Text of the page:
A former official at the U.K.’s Ministry of Defence has shed new light on the circumstances surrounding a secret government UFO study that was conducted during the 1990s. In 1996, the MoD commissioned a defense contractor to produce a comprehensive report on U.K. UFO sightings. The report was compiled at a time of huge public interest in UFOs fueled by the wildly popular “X-Files” TV series and 1997’s 50th anniversary of the purported UFO incident in Roswell, New Mexico. Careful to avoid using the term UFO, the report described sightings as Unidentified Aerial Phenomena (UAP). Code-named Project Condign, the report analyzed a database of sightings between 1987 and 1997 and was delivered to officials in 2000. The study, entitled ‘Unidentified Aerial Phenomena (UAP) in the UK Air Defence Region,’ found that that sightings could be explained by a variety of known phenomena, both man-made and natural. The incidence of relatively rare natural phenomena was also noted. “No evidence exists to associate the phenomena with any particular nation,” it said. Project Condign has been compared to Project Blue Book, a U.S. Air Force effort to investigate UFOs that closed in 1969. Nick Pope, a former MoD UFO investigator who is now an author and journalist, told Fox News that he was involved in setting up the study with his counterpart in the Ministry’s Defence Intelligence Staff. “The reason for the study was that while we’d been investigating UFO sightings on a case-by-case basis for decades, we’d done very little trend analysis,” he explained, via an emailed statement. “Project Condign was supposed to rectify this and be a proper intelligence assessment that would look for patterns in data we already had.” “We were trying to draw everything together and say in relation to UFOs: ‘OK, what’s our best assessment of what we’re dealing with, what are the threats, and what are the opportunities?’,” he added. Initial discussions about the study started in 1993, according to Pope, who was no longer involved in the Ministry’s UFO investigations by the time work on the report itself started. Pope, who left the MoD in 2006, has been quoted extensively in the media as a result of his links to what remains a highly controversial topic. His involvement in MoD UFO investigations lasted from 1991 to 1994, according to his website. “The study was highly classified and extremely sensitive, not least because the MoD consistently told parliament, the media and the public that UFOs were of limited interest and ‘no defense significance’,” Pope said. “Our concern was that if the existence of the study became known, it would have exposed an internal position on the phenomenon that was different from our public position.” The report only entered the public domain in 2006 following a Freedom of Information request from academic Dr. David Clarke. The identity of the report’s author has not been revealed. A new set of previously-unseen documents recently obtained by Clarke, a principal research fellow at the U.K’s Sheffield Hallam University, have thrust Project Condign into the spotlight once again. The records show how over-worked MoD officials were keen to reduce their commitment to investigating reports of UFO sightings. With its findings, Project Condign duly laid the foundations for the MoD to start scaling back its UFO-related operations. The Ministry’s DI55 department, which had secretly collected data on potential UFO sightings since 1967, closed at the end of 2000. The MoD’s UFO Desk closed in 2009. Pope found the final Project Condign report disappointing. “In places it looked like a conclusion-led study where data had been used to support a personal opinion,” he said, but acknowledged the challenges involved in compiling such a confidential report. “The problem with an intelligence study like Project Condign is that it’s so secret and sensitive that those involved don’t reach out to subject matter experts outside the intelligence community,” he explained, adding that consultation with the U.K.’s Met Office weather service, other scientists and academics would have been helpful. The report also suggested that atmospheric plasma may account for some UFO sightings, which Pope sees as confusing. “In speculating about exotic atmospheric plasma phenomena the report’s author had made the classic mistake of trying to explain one mystery in terms of another,” he said. The former MoD employee was also surprised by the discussion of “novel military applications” that could be supported by greater understanding of the UFO phenomenon. “This was essentially a reference to weaponization, including the construction of a directed energy weapon,” he said.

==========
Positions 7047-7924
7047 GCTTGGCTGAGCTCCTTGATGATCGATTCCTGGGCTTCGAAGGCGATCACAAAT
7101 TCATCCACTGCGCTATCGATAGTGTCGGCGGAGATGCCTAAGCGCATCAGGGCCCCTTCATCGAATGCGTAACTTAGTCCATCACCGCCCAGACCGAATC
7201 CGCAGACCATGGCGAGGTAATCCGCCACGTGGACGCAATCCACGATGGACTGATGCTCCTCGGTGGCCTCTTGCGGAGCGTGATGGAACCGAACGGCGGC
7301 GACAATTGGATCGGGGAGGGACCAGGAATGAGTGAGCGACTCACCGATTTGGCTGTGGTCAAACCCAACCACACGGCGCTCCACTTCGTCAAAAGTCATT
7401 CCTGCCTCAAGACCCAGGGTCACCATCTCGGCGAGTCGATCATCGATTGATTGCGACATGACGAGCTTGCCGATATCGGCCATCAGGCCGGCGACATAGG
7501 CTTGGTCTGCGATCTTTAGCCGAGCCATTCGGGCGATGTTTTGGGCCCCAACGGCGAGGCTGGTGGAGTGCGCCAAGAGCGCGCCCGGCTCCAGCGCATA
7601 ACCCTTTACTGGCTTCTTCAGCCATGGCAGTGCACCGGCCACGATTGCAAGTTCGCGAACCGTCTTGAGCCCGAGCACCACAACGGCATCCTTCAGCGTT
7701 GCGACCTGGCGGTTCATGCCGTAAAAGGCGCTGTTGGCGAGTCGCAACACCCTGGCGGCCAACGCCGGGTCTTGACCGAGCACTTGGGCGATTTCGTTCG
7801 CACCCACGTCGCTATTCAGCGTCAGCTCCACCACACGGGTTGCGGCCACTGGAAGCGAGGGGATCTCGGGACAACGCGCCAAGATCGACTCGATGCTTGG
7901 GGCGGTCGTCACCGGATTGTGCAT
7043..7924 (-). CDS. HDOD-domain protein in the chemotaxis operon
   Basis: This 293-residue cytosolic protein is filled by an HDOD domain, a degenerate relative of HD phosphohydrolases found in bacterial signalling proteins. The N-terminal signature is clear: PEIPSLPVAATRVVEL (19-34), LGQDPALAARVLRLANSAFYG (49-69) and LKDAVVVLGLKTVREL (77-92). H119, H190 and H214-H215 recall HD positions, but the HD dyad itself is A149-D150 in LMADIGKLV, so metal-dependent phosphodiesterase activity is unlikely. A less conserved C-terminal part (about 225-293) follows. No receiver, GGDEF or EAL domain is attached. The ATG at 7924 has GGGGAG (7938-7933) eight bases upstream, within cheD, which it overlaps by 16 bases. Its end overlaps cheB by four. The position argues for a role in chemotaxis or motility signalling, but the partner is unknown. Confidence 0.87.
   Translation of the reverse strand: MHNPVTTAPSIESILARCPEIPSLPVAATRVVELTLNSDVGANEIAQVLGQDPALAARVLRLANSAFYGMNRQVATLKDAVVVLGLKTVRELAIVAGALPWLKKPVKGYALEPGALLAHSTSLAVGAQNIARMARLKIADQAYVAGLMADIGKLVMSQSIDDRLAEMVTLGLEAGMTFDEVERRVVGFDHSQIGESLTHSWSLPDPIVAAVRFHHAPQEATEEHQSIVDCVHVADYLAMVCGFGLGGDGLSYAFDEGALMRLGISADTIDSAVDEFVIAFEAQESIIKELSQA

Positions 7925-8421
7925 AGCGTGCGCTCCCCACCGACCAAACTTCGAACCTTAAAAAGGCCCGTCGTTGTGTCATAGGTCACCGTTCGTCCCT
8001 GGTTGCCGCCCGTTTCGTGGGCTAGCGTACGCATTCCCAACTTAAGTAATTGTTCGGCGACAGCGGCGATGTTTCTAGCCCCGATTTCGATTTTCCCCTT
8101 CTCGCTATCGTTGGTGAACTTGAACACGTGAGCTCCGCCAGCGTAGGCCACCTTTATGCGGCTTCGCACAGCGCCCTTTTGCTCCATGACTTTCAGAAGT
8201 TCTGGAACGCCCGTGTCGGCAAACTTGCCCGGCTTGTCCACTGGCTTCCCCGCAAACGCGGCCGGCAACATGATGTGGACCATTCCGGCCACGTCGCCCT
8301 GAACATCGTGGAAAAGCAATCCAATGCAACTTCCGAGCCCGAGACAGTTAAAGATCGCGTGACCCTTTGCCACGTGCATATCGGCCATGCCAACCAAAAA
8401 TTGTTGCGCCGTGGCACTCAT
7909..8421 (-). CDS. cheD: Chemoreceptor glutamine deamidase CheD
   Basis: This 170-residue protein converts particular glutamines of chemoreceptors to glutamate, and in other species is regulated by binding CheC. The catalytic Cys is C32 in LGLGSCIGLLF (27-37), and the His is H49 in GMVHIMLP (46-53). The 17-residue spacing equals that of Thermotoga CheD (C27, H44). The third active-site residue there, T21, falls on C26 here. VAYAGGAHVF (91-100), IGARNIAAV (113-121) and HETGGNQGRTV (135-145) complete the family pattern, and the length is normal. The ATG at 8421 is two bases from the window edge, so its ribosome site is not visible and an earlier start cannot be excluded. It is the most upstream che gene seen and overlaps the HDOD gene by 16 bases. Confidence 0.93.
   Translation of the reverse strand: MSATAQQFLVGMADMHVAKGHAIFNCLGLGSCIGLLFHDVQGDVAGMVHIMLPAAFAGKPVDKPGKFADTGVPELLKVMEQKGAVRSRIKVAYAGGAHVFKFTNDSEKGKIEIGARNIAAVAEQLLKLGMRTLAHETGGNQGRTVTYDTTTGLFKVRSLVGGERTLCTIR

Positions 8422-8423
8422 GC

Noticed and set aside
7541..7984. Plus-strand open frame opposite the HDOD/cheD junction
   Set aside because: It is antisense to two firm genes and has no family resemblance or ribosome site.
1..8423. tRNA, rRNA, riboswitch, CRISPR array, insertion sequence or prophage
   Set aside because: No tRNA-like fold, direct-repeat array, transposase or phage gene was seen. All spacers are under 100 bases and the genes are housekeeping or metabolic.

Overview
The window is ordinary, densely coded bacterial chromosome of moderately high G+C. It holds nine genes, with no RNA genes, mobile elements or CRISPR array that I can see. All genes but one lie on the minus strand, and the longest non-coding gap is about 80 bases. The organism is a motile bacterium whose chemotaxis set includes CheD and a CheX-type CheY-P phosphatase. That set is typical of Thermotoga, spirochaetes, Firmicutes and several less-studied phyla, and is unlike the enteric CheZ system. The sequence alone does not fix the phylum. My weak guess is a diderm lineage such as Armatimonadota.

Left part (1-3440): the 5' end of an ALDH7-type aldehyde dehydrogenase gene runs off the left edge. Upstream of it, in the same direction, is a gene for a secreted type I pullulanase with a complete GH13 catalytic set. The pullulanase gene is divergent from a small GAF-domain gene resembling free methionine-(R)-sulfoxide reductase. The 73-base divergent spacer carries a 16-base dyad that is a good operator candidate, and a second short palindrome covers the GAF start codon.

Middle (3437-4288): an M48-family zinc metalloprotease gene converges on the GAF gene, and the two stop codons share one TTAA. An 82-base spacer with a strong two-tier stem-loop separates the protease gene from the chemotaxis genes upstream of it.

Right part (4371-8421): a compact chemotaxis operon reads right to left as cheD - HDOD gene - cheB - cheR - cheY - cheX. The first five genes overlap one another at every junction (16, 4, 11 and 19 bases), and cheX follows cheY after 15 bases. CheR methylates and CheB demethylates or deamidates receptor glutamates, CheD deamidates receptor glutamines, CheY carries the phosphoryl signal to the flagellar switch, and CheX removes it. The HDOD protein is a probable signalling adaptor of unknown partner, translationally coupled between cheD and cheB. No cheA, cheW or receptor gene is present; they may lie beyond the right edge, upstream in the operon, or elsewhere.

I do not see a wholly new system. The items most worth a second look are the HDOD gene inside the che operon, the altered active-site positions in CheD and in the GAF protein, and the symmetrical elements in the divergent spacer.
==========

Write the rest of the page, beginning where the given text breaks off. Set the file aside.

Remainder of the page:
Moon walker Buzz Aldrin and three other astronauts have passed lie detector tests over claims they experienced alien encounters. The space travellers’ accounts of strange space sightings were examined under laboratory conditions. All four astronauts taking part passed the test, carried out using the latest technology. Experts say the results prove they were “completely convinced” signs of alien life they claimed to have witnessed during historic missions were genuine. Aldrin, Al Worden, Edgar Mitchell and Gordon Cooper all took part in the study. The Institute of BioAcoustic Biology in Albany, Ohio, carried out complex computer analyses of the astronauts’ voice patterns as they told of their close encounters. Although the technology is still top-secret, these studies are claimed to be more reliable than current lie detector tests and could soon replace those used by the FBI and police. One of the first tested was Apollo 11 pilot Buzz Aldrin, now 88 – the second human to set foot on the lunar surface in 1969. Aldrin has always maintained he spotted a UFO on the way to the moon, saying: “There was something out there that was close enough to be observed, sort of L-shaped.” BioAcoustic’s Sharry Edwards said tests reveal Aldrin is sure he saw the UFO even though his logical mind “cannot explain it”. Apollo 15 pilot Al Worden, 86, stunned Good Morning Britain viewers when he claimed to have seen extra-terrestrials. He believes we are all descended from ancient aliens. Voice recordings of fellow NASA pioneers Edgar Mitchell and Gordon Cooper, both now dead, were also analysed. Apollo 14’s Mitchell claimed to have seen several UFOs, while Cooper actually described trying to chase a cluster of objects. The tests revealed both men believed they were telling the whole truth.